A warm invitation to visitors wheeled or in boots: “Come on over, rovers!” (Informational picture book. 6-9)

MARS' FIRST FRIENDS

COME ON OVER, ROVERS!

Two unexpected pets, Spirit and Opportunity, perk up the bored, lonely fourth planet.

In the spirit of their Moon’s First Friends: How the Moon Met the Astronauts From Apollo 11 (2019), Hill and Paganelli send a lonely Mars to his father, the Sun, for a pet. Denied (Pluto is the whole family’s pet), the planet goes from one anthropomorphic solar sibling to another on a seemingly fruitless quest for companionship. This culminates in the violent and exciting arrival of two speedy “little spacecrafts” sent from Earth as a family gift. Fondly watching the puppylike rovers trundle about his orange surface collecting rocks, playing in a sandstorm, and snuggling together for the night, Mars both promises to make them a good home and looks forward to the arrival of future “pets.” Smiling faces on all the planets, moons, and rovers in view—which are otherwise rendered with reasonable accuracy—give the outing a cozy tone overall. Better yet, though the rovers’ missions get barely a nod in the main narrative, a substantial epilogue fills in the blanks with basic facts about the solar system in general and Mars in particular, plus profiles of NASA and the entire company of Mars rovers from 1997’s Sojourner to 2012’s still-active Curiosity (with a note about an unnamed, upcoming “new pet”).

A warm invitation to visitors wheeled or in boots: “Come on over, rovers!” (Informational picture book. 6-9)

Pub Date: June 1, 2020

ISBN: 978-1-7282-0518-2

Page Count: 40

Publisher: Sourcebooks Wonderland

Review Posted Online: Feb. 9, 2020

Kirkus Reviews Issue: March 1, 2020

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Readers who (inexplicably) find David Lawrence’s Pickle and Penguin (2004) just too weird may settle in more comfortably...

LOST AND FOUND

A lad finds a penguin on his doorstep and resolutely sets out to return it in this briefly told import. 

Eventually, he ends up rowing it all the way back to Antarctica, braving waves and storms, filling in the time by telling it stories. But then, feeling lonely after he drops his silent charge off, he belatedly realizes that it was probably lonely too, and turns back to find it. Seeing Jeffers’s small, distant figures in wide, simply brushed land- and sea-scapes, young viewers will probably cotton to the penguin’s feelings before the boy himself does—but all’s well that ends well, and the reunited companions are last seen adrift together in the wide blue sea.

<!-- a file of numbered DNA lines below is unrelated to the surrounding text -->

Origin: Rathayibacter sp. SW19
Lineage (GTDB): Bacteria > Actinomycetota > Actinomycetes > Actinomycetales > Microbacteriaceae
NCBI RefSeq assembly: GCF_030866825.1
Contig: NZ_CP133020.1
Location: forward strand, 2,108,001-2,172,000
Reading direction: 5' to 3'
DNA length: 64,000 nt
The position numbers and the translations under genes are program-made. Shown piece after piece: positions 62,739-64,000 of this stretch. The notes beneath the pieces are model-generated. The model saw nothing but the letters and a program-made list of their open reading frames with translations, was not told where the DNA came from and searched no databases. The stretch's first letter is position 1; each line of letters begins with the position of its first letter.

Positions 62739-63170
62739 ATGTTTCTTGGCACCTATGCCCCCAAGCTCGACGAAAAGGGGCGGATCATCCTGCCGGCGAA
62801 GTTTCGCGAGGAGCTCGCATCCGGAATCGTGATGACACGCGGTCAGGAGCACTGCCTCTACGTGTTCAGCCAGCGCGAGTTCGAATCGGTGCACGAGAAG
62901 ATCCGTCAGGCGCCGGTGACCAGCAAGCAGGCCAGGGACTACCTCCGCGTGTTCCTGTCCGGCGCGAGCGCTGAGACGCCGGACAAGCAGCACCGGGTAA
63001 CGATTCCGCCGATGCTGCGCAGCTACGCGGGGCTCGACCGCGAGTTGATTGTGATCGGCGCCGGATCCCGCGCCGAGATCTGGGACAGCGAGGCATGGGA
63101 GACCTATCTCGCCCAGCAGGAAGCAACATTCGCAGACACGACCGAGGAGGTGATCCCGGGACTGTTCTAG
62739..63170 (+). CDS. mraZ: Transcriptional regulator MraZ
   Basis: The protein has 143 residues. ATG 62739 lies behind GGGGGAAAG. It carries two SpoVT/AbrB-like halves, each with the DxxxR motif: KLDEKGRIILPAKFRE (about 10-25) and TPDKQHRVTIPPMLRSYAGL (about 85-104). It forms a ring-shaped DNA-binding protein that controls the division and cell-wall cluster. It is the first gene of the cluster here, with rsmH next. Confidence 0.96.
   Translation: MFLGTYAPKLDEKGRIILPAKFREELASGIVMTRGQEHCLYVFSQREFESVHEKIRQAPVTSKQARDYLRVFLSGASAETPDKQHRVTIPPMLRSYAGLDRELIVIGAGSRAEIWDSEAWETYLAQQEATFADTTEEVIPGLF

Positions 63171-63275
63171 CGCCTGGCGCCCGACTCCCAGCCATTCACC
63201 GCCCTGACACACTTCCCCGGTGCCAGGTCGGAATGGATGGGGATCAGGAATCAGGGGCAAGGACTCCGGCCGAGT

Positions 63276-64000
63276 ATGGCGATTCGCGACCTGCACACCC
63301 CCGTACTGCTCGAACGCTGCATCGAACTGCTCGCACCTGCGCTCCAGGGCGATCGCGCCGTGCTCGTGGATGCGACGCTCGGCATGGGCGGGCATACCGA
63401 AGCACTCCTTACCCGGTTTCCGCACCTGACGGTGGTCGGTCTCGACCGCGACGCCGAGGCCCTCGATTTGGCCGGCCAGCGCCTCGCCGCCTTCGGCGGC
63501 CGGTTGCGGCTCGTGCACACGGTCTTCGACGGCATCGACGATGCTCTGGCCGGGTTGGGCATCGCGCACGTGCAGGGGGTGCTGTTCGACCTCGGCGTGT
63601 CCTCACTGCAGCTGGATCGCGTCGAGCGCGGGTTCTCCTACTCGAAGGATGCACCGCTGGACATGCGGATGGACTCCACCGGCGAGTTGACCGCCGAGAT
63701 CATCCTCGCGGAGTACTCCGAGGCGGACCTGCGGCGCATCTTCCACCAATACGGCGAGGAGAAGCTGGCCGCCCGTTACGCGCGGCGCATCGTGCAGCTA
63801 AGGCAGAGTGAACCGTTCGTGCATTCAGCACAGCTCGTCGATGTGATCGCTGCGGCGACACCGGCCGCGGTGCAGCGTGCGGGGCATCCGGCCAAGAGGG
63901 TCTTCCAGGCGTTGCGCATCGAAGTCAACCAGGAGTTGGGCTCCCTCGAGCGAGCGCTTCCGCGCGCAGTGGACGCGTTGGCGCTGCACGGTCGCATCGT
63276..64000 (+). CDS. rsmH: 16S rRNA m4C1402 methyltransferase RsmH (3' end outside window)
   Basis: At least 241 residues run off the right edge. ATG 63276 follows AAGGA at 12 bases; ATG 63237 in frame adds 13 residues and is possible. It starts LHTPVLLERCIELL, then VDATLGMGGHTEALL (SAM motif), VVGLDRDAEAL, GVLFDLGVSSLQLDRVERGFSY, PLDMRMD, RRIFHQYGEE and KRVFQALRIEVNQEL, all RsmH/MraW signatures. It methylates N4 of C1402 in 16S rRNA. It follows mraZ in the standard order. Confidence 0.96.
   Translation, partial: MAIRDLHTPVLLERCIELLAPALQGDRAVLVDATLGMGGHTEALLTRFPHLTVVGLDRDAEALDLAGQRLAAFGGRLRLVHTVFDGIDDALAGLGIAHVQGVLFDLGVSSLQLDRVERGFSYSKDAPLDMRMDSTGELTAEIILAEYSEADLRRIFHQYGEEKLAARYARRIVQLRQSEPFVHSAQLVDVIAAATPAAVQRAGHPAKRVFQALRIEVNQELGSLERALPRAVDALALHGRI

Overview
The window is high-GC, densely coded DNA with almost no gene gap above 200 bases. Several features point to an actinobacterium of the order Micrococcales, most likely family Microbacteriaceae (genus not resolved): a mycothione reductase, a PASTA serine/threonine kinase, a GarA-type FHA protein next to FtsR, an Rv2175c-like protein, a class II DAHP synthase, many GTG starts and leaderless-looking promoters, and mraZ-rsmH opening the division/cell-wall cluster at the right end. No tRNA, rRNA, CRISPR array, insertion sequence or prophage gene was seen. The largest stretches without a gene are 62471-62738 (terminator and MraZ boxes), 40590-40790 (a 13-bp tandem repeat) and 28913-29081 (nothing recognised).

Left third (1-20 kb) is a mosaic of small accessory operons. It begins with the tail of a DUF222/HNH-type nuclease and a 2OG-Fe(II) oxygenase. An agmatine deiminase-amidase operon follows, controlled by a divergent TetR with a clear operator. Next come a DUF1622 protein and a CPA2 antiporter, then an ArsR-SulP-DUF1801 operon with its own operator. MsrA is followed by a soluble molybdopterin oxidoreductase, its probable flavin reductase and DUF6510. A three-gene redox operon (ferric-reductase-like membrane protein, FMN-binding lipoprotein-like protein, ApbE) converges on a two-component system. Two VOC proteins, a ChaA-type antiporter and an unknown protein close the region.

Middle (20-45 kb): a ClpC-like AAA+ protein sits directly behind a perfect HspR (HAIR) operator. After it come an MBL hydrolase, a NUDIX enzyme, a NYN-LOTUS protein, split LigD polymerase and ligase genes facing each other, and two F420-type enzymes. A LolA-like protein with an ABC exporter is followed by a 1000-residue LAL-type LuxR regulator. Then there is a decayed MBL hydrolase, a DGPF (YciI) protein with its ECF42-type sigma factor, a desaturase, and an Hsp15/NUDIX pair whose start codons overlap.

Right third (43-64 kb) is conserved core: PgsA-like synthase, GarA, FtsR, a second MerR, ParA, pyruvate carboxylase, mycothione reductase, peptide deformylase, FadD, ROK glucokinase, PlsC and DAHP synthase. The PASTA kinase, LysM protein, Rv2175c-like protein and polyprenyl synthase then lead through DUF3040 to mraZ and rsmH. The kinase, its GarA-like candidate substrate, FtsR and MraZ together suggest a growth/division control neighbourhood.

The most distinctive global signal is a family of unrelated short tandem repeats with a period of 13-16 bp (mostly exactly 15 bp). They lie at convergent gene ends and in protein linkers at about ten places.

Readers who (inexplicably) find David Lawrence’s Pickle and Penguin (2004) just too weird may settle in more comfortably with this—slightly—less offbeat friendship tale. (Picture book. 6-8)

Pub Date: Jan. 1, 2006

ISBN: 0-399-24503-0

Page Count: 32

Publisher: Philomel

Review Posted Online: June 24, 2010

Kirkus Reviews Issue: Dec. 1, 2005

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An effective early chapter book conveyed in a slightly overdone gag.

DEAR BEAST

Epistolary dispatches from the eternal canine/feline feud.

Simon the cat is angry. He had done a good job taking care of his boy, Andy, but now that Andy’s parents are divorced, a dog named Baxter has moved into Andy’s dad’s house. Simon believes that there isn’t enough room in Andy’s life for two furry friends, so he uses the power of the pen to get Baxter to move out. Inventively for the early-chapter-book format, the story is told in letters written back and forth; Simon’s are impeccably spelled on personalized stationery while Baxter’s spelling slowly improves through the letters he scrawls on scraps of paper. A few other animals make appearances—a puffy-lipped goldfish who for some reason punctuates her letter with “Blub…blub…” seems to be the only female character (cued through stereotypical use of eyelashes and red lipstick), and a mustachioed snail ferries the mail to and fro. White-appearing Andy is seen playing with both animals as a visual background to the text, as is his friend Noah (a dark-skinned child who perhaps should not be nicknamed “N Man”). Cat lovers will appreciate Simon’s prickliness while dog aficionados will likely enjoy Baxter’s obtuse enthusiasm, and all readers will learn about the time and patience it takes to overcome conflict and jealousy with someone you dislike.

An effective early chapter book conveyed in a slightly overdone gag. (Fiction. 6-8)

Pub Date: May 12, 2020

ISBN: 978-0-8234-4492-2

Page Count: 80

Publisher: Holiday House

Review Posted Online: Jan. 21, 2020

Kirkus Reviews Issue: Feb. 15, 2020

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